Saturday, October 11, 2008

Burn After Reading (no spoilers)

I just got around to seeing this, and I wanted to expand on my twitter post about how bad I thought this was.

The movie has a "ridiculous-by-design plot" (as the AV Club says): it rambles around, takes a while to get started, does not really build anywhere, ends somewhat at random. In theory this can work. But the kind of movie that that works for is one where something else is OVERWHELMINGLY good, usually comedy. I cannot come up perfect examples here, but we will do with these: Harold and Kumar just kind of rambles around, but it is really FUNNY so you don't care; I have never cared an ounce about the plot of an episode of Pushing Daisies, but the design of the show, the casting and the characters are so great, it is never bothered me.

You can also have a movie with no sympathetic characters, but again, you have to be really funny or have some other over the top stand out quality. The best episodes of It's Always Sunny in Philadelphia are funny enough that the fact that the protagonists are all monsters does not bother you in the least -- in fact it ads to the comedy. The characters in Burn were either completely unsympathetic, or they were sympathetic in the wrong way -- I felt sorry for them some of the time, and that made the jokes not work for me. Instead of laughing at their unrealistic monstrosity, I pitied them for their realistic dashed hopes.

Burn After Reading has BOTH a ridiculous by design plot AND no sympathetic characters (or sad characters), which means that the thing on the other side of the scale (performance, jokes, design, special effects, whatever) is going to need to be extra heavy as a counter-balance. And there was barely any counterbalance.

Moments were great: the CIA stuff with JK Simmons was wonderful and the last scene in the film was my favorite; John Malkovitch in a bathrobe and shorts with a hatchet was brilliant. Brad Pitt was really funny dancing in the car with the headphones or holding up his fist when he calls Malkovitch at home. But there were a lot of scenes that I think were supposed to be funny that I thought (and people I like disagree with me here) were not funny. Clooney's basement project -- there was something really sad about that, and about how he called his wife (who is leaving him) to tell her her present was complete. Francis McDormand is dumb, but we do not hate her, and when she goes on a date and is disappointed we feel bad for her; when a date goes well but it is with another man who is going to hurt her we again feel bad for her. She is stupid to be sure, but not undeserving of love (and someone does love her) -- this is not good if you are going for comedy to counterbalance your story. (For the record I do not like most Christopher Guest movies, where, again, stupid people are punished relentlessly: I seem to be the only one who feels so bad for these characters I cannot laugh at them). George Clooney freaking out - that was supposed to be funny I think and I guess it was sort of funny, but it was not enough. There is a gag late in the movie -- I think it is supposed to be a gag but it fell so flat I could not tell -- about what Tilda Swinton's job turns out to be. I would love to have seen more scenes like Malkovitch punching Pitt in the car, but when the violence hit again it hit characters who got hurt I did not want to see be hurt. I wanted to see it get out of control like an Acme Cartoon, as stakes kept rising in a Malkovitch Pitt/McDormand battle, where each became steadily more monstrous and thus more deserving of violence, but instead it fizzled with hurt people hurting each other. I wanted a movie that got started fast and kept going, but the first act was spent establishing main characters in the status quo -- a fine idea in a movie where we are supposed to get attached to them, but not a great idea if you characters are all unlikable. There are long stretches without comedy at all -- so maybe comedy is not the thing that is supposed to counter balance the silly plot and the bad characters. But I cannot think of what should be the counterbalance, and I believe this movie needs one. It is like being at a party full of people you want to get away from.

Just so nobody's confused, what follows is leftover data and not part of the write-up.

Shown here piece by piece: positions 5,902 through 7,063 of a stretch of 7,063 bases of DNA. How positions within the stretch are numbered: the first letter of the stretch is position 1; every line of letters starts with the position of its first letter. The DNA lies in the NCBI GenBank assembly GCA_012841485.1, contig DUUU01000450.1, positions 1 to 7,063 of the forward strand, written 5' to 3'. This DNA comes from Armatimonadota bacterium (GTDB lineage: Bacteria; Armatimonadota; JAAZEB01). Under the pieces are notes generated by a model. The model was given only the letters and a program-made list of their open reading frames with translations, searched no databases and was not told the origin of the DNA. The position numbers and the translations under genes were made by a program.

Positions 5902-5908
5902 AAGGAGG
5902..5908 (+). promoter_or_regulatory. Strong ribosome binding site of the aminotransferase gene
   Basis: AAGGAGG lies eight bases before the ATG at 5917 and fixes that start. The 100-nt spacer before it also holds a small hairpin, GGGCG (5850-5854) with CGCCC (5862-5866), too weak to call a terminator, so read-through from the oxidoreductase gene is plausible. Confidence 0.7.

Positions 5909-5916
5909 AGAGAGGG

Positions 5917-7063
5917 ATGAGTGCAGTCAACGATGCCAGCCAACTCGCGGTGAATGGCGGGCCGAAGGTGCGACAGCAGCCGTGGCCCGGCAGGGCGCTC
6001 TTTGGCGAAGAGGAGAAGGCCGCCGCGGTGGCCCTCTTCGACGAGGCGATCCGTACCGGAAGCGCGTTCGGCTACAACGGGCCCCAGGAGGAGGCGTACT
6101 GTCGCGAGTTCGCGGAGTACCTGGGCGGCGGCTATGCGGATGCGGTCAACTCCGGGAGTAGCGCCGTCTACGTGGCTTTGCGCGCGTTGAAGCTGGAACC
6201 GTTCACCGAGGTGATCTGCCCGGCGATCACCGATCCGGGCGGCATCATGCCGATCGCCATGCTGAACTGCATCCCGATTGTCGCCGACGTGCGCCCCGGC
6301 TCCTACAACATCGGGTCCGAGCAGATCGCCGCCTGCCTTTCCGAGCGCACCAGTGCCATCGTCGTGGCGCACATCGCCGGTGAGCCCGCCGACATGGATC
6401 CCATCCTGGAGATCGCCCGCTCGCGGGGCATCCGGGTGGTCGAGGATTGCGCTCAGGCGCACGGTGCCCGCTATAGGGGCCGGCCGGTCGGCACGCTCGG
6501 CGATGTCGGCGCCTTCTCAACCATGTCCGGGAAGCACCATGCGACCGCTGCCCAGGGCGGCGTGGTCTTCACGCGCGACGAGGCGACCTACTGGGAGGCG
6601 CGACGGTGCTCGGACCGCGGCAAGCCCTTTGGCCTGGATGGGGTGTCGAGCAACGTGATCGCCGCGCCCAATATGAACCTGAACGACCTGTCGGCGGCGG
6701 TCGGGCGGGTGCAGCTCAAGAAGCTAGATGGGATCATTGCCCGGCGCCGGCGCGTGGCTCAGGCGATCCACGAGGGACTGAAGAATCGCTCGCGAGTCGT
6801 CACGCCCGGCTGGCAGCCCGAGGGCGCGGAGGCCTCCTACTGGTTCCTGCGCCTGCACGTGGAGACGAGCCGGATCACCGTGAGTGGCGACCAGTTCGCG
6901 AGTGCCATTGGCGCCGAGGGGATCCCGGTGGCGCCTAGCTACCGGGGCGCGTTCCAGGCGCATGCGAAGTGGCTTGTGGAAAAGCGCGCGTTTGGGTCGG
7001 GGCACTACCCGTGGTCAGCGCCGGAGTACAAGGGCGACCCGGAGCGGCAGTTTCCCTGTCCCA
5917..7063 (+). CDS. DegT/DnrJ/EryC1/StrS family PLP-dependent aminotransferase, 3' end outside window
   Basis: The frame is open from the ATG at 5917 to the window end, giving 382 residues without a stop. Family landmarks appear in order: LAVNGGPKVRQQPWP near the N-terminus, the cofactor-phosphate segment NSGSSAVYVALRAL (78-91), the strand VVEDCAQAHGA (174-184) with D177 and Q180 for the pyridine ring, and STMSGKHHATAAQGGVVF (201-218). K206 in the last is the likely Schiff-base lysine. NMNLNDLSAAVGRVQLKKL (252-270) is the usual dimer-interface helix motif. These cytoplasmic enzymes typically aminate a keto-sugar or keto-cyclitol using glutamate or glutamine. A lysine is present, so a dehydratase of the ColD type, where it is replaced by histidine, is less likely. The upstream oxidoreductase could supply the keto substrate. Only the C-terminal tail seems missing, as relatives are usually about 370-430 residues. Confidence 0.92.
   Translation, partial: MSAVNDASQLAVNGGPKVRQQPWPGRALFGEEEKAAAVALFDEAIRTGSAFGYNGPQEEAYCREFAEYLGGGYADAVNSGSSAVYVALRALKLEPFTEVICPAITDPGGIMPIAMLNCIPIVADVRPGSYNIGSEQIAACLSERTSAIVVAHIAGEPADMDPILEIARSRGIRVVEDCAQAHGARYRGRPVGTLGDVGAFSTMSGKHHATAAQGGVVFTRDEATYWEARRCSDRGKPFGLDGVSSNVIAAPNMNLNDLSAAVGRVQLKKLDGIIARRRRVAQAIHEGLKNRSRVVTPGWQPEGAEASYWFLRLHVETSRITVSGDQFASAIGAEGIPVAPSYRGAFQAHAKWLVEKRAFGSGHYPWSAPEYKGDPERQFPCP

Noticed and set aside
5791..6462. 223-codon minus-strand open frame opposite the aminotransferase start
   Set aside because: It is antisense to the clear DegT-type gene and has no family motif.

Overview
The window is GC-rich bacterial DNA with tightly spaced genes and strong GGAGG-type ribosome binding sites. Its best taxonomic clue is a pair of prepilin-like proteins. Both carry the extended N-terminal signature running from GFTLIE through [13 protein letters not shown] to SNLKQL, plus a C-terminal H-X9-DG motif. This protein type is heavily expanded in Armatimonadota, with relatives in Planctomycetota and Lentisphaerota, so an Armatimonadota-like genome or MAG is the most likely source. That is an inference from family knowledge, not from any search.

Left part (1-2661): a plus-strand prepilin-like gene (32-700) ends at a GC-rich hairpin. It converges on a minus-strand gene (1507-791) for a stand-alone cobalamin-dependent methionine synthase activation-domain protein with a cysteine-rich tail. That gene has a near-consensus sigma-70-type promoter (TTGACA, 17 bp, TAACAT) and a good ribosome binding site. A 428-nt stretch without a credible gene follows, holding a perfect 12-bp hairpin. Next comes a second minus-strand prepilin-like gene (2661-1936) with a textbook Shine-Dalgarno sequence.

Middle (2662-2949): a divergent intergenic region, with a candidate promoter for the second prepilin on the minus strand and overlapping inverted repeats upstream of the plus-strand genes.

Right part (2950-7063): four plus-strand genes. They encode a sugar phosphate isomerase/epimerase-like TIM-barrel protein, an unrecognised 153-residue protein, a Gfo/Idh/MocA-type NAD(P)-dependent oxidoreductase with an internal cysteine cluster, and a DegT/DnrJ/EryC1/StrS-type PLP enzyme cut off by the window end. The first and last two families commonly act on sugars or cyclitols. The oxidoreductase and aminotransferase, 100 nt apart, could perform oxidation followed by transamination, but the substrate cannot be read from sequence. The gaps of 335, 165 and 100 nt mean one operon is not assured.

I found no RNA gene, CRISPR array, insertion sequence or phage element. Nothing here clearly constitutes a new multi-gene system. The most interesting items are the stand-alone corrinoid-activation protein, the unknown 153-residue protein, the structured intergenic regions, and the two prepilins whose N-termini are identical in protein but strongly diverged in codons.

My friend Tim said that the problem was that the movie had no main characters: it was like a group of quirky throwaway secondary characters from a bigger film. As a secondary character it is OK to just run on quirks (like Clooney's "maybe I can get a jog in"), but i felt like in this movie we were paradoxically spending too much time with these people (all minor characters consisting of quirks) and too little time with them (there were so many characters no one got much room to do anything and my favorite character just disappeared at the end of act 2, having not done nearly enough; Malkovitch did not do enough either and he is JOHN MALKOVITCH).

To paraphrase Seinfeld: if I want a rambling pointless story with filled with petty people being awful to one another, I have my life.


Chad Nevett said...

I agree that it lacked a central character to hold it all together. It seemed like a Big Lebowski without a Dude at the centre. I'm hoping it works better on DVD.

Geoff Klock said...

I do not see how that would be possible.

Mikey said...

I am looking forward to seeing this. Most reviews I've read call out either the misanthropy or the pointlessness of it - how it doesn't add up to very much. And, because the Coens are smart, I want to see why they decide to do this. I am sure I will laugh because I find myself laughing at single shots and music these days as much as jokes.

(Also - it was made before No Country For Old Men, which means that it's not intended as a tonic or answer, but in fact No Country still actually remains their return to form.)